Language facts sheet by Niklas Jonsson
©1997-1999 POLLI & Niklas Jonsson
A bibliography of works refered to in this file may be found in the
Polynesian Literature List.
Country/territory where spoken
Wallis and Futuna
Uvea (Wallis) Island of Wallis and Futuna is the original home of the language.
WAL (Grimes 1996: Ethnologue);
EUV (Biggs 1971)
Alternate language names
Uvean, Wallisian, Wallisien
Austronesian, Malayo-Polynesian, Central-Eastern Malayo-Polynesian, Eastern
Malayo-Polynesian, Oceanic, Central-Eastern Oceanic, Remote Oceanic, Central
Pacific, Eastern Fiji-Polynesian, Polynesian, Nuclear Polynesian, Samoic-
East Uvean speaking population
7,500 mainly on Wallis but also on Futuna (1987), 68% of the population in
Wallis and Futuna; 9,000 in New Caledonia (1982); 500 in Vanuatu (Barrett 1982);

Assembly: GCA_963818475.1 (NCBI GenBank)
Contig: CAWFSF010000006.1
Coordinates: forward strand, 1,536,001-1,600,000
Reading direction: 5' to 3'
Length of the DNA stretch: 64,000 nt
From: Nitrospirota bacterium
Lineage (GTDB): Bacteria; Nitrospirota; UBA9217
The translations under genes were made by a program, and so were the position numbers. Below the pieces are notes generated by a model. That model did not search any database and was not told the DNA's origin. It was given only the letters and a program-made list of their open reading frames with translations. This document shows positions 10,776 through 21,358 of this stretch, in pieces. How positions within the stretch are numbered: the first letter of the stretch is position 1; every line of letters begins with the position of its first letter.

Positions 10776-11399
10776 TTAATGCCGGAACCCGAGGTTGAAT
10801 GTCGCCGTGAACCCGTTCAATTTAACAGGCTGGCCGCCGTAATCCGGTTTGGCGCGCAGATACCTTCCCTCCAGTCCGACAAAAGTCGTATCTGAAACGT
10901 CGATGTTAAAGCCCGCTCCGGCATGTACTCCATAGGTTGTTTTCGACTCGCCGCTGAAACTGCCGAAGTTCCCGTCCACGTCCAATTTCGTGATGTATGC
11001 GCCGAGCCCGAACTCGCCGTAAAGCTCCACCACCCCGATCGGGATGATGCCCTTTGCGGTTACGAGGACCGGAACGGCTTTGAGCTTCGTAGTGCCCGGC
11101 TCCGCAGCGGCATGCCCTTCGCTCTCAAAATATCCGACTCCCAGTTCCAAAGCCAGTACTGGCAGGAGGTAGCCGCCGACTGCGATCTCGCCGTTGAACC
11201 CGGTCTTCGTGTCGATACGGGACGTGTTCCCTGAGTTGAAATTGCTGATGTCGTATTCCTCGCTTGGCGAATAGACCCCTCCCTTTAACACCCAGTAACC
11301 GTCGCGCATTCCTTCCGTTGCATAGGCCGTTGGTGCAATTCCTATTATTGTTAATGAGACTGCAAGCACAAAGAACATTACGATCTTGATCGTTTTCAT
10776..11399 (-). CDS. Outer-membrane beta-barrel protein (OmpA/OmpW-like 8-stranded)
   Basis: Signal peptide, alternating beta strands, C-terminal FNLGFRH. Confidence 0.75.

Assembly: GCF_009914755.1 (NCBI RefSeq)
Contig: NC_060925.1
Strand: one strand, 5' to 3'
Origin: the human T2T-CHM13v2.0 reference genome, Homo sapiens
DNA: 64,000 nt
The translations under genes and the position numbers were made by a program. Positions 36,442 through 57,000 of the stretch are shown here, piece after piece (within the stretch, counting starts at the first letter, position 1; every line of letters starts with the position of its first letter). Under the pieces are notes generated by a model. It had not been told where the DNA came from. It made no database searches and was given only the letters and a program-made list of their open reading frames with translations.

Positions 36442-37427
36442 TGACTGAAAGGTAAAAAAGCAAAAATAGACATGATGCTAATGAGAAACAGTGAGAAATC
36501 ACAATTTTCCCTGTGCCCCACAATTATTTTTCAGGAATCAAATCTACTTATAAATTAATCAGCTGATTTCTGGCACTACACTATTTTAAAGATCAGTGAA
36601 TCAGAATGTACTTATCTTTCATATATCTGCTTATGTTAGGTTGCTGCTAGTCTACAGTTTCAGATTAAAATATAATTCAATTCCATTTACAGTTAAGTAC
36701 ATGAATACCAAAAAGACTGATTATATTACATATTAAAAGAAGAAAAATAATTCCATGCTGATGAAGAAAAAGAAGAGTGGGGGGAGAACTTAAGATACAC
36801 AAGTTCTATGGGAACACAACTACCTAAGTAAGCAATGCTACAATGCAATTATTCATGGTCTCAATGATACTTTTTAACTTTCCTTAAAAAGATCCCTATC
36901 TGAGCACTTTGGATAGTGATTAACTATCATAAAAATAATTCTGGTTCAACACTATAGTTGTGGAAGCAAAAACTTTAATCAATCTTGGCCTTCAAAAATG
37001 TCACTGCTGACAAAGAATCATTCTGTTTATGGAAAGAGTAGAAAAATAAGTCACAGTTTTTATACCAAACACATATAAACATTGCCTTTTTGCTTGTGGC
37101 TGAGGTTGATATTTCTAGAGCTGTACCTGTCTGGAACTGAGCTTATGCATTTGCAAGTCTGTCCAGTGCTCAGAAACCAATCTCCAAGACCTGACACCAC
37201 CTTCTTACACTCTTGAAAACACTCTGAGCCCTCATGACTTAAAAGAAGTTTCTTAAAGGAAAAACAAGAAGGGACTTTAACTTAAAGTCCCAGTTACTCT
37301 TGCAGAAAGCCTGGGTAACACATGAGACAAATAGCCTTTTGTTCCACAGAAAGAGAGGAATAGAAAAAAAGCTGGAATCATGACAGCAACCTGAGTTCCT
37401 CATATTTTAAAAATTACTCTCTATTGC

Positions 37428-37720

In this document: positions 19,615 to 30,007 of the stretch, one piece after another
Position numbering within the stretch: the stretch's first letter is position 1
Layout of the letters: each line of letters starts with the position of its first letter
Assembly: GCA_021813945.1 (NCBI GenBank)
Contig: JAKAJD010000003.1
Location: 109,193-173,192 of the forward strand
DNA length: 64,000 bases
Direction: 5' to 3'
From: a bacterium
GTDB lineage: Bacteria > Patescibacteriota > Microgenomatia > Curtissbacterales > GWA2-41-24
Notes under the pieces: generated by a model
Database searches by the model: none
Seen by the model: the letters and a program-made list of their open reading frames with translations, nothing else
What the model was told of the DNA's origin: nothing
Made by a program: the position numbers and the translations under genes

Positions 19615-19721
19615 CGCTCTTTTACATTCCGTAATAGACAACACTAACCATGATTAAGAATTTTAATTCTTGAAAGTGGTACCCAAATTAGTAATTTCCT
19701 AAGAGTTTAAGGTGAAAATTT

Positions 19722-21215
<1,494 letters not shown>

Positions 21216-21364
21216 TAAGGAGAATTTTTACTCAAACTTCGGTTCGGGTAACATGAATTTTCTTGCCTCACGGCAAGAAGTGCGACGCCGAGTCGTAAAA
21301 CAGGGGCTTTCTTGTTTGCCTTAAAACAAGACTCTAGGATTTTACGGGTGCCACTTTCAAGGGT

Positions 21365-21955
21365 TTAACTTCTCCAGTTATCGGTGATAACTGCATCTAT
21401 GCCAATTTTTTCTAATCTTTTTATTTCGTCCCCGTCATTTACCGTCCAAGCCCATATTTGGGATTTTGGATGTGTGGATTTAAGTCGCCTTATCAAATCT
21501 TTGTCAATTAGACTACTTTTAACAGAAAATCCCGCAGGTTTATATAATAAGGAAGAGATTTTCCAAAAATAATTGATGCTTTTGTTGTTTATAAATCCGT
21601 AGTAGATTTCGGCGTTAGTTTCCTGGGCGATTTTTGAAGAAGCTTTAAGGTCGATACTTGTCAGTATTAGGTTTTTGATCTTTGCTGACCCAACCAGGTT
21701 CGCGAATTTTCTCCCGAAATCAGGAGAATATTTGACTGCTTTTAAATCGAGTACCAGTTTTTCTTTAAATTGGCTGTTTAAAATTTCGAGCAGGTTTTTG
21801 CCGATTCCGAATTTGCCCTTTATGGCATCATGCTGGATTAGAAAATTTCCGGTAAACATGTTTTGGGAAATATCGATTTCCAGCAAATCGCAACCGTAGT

there is also a settlement of East Uveans in Suva - size not known; 17,000
A, E, I, O, U, ', F, G , H, K, L, M, N, P, T, V (Biggs 1971, Stanley 1989) - may
Some dialect divergence between speakers on Wallis Island and in New Caledonia.
Not functionally intelligibile with Tongan. The similarities between East Uvean
and Tongan is probably due to borrowing from Tongan to East Uvean over the past
400-500 years (Kirch 1988). French is used as second language.
Data last updated
16 December 1998
SELECTED BIBLIOGRAPHY - EAST UVEAN
1932. Langue d'Uvea. Paris. Librarie orientaliste Paul Geuthner
BURROWS, EDWIN G.
1934. Ethnology of 'Uvea (Wallis Island) (in: Bernice P. Bishop Museum
KIRCH, PATRICK VINTON.
1976. Ethno-archaeological investigations in Futuna and 'Uvea (Western
Polynesia): A preliminary report (in: Journal of the Polynesian Society
vol 85, no 1, p 27-69)
RENCH, KARL H.
1984. Dictionnaire Wallisien-Francais (in series: Pacific Linguistics, series C, no 86)
1971. Portions of the Bible